Swizec Teller - a geek with a hatswizec.com

    Why other people's code looks weird

    We like to cook at our house. Nice fresh foods with ingredients you recognize. It's great.

    But the way we cook is ... different. Put us in the kitchen together and there's sure to be a squabble. "You're doing it wrong! Gah I can't watch this just let me do it"

    Ever walked into a codebase and it's just ... wrong? I have.

    And doing dishes the other day it hit me – two kinds of brains! Organizers and searchers.

    How she cooks

    Her approach to cooking is best described as creative chaos.

    Dishes everywhere. Onion peels on the counter. Potato skins right next to them. Egg shells in the sink. Oven pans on the floor. New pot, knife, and spoon for every thing. Food wrappers on the counter, in the sink, all around.

    Half the time she cuts herself because there's no room. If you move a pan, it shoves 5 other things around.

    And the food? Amazing.

    I'm the cleaning crew. 🥲

    How I cook

    My approach to cooking comes from a mom with a devious plan – "If I never clean his mess, he'll figure it out".

    A place for everything and everything in its place.

    Before you start: Clean the kitchen.

    While you cook: Clean the kitchen.

    After you cook: Leave kitchen cleaner than before.

    Searching wastes time. The thing wasn't in its place and now your eggs are 20 seconds overcooked. Disaster.

    And I like to have room to move. Clear counters, clear stove, clear everything. Reuse the same pot as much as possible. Use the fewest number of spoons. Elegance.

    And the food ... eh it's okay. She's taken over the kitchen and I'm out of practice.

    Why the difference

    We're like that scene in Ratatouille. The talented artiste meets the ruthless professional.

    The difference comes from how we see efficiency.

    She's got excess brainpower and keeping track of where she left things is easy. Her brain works like a least recently used cache. To find a thing, you remember where you last used it and look in that one place. Easy.

    If it's not there, someone moved it and omaigod how dare you mess with her system. Usually me trying to clean 😂

    Me, I need all the help I can get. The only things I can memorize are useless wikipedia facts and coding techniques.

    "Where did you last use it?" heck if I know. When something's missing, I look in the 5 places it could be.

    That's why everything gets categorized, organized, and put away. Before I start cooking. Ain't nobody got time to search around when there's dishes on the stove!

    How this looks in code

    Something similar happens in code. You have people who like to organize and those who like to search.

    Organizers try to classify things. CSS goes in these files, JavaScript in those files over there. You have a folder for controllers and another for models.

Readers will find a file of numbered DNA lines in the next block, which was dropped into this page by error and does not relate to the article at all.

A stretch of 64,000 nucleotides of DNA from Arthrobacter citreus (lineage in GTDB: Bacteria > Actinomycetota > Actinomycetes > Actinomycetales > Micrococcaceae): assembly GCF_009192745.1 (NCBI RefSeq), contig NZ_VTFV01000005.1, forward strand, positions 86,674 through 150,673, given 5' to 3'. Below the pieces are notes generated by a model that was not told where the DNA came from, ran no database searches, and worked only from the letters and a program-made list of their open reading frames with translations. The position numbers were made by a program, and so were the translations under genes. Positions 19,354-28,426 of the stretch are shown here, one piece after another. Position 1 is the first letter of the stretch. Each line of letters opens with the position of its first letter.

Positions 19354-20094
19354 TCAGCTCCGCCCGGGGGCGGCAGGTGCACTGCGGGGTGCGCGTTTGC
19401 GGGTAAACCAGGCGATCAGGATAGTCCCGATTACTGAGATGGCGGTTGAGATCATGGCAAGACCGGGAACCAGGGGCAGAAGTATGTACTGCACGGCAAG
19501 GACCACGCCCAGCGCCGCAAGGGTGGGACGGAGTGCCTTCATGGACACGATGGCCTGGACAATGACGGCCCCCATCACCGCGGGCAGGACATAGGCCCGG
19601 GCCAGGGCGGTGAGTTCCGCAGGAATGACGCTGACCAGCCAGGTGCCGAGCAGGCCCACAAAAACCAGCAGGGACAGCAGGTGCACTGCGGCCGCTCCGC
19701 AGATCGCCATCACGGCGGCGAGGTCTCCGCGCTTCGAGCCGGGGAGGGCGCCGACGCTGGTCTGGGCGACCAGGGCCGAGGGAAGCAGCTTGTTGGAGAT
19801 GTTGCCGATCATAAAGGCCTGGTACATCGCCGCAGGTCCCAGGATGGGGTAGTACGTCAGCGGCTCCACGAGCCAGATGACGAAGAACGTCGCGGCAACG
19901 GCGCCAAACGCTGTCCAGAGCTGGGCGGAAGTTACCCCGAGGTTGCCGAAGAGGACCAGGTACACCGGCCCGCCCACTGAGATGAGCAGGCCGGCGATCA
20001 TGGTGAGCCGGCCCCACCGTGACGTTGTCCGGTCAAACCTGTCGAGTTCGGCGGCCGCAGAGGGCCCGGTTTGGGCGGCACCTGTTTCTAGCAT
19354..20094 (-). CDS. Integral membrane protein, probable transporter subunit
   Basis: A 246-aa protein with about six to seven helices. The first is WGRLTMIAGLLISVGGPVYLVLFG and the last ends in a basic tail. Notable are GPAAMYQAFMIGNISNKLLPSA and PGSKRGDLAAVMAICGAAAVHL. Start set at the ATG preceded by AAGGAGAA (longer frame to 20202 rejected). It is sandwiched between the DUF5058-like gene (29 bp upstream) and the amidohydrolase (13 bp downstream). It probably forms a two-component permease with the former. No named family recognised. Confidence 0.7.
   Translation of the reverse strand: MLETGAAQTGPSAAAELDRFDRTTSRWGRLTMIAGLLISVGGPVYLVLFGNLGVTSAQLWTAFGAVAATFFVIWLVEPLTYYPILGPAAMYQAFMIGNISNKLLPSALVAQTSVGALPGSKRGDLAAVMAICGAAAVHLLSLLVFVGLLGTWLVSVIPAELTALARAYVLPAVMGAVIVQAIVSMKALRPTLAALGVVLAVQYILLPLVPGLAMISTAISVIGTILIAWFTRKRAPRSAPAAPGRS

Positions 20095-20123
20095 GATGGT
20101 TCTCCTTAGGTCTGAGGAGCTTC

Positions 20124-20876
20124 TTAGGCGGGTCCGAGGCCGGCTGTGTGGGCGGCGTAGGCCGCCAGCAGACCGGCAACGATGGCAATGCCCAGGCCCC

Everything looks neat and organized. Want to find a piece of code? Easy! Remember its classification and go there.

    Good luck if your brain puts the Octocat Plushie under toys and theirs puts it under swag.

    Is this a toy or a swag?
    Is this a toy or a swag?

    Searchers optimize around search. Modern tooling is great for this. Why bother organizing if Cmd+P can find any file in your project? Why classify your code if git grep (global search) can find any fragment? Who cares about folder structure if VSCode auto-imports your code?

    Name it well, leave some breadcrumbs, and you're good! Anything you need is a short search away. Hell, click a function and your IDE jumps to definition 🤩

    This may be generational. There is evidence that younger folk no longer think in folders.

    A mixed strategy is best

    Pure search is chaos, pure organization is annoying.

    Everything in a large bag of code feels messy. The search space is too big. You feel overwhelmed.

    Everything organized is annoying to use. To get anything done you have to run around a bazillion files and keep a bunch of context in your brain. Hard to keep track.

    Here's what I've found works best:

    • tools and ingredients are organized by type. Spices go in the spice rack, knives in the knife block.
    • features and tasks are organized by what works together. Cleaning supplies go in the tiny closet by the stairs.

    When you're building brooms, you want a bucket of screws, a box of brushes, and a rack of sticks. Quick to find, easy to assemble.

    When you're cleaning a spill, you want the broom and the floor spatula together. You need both to fulfill the task.

    Same with code.

    When you're building forms, you want quick access to all input fields, to buttons, common validations, and API logic.

    But when you're building the login form, it's nice when the layout, style, and logic are all in one place. You think of them as A Thing.

    And if you can search for it all, perfection.

    Cheers, ~Swizec

    PS: I navigate with search and jump-to-definition. Find a foothold, follow the path. If you watch me code, you'll see I hide the file explorer tab. No need :)

    Did you enjoy this article?

    Published on January 22nd, 2022 in Opinion, Thoughts,

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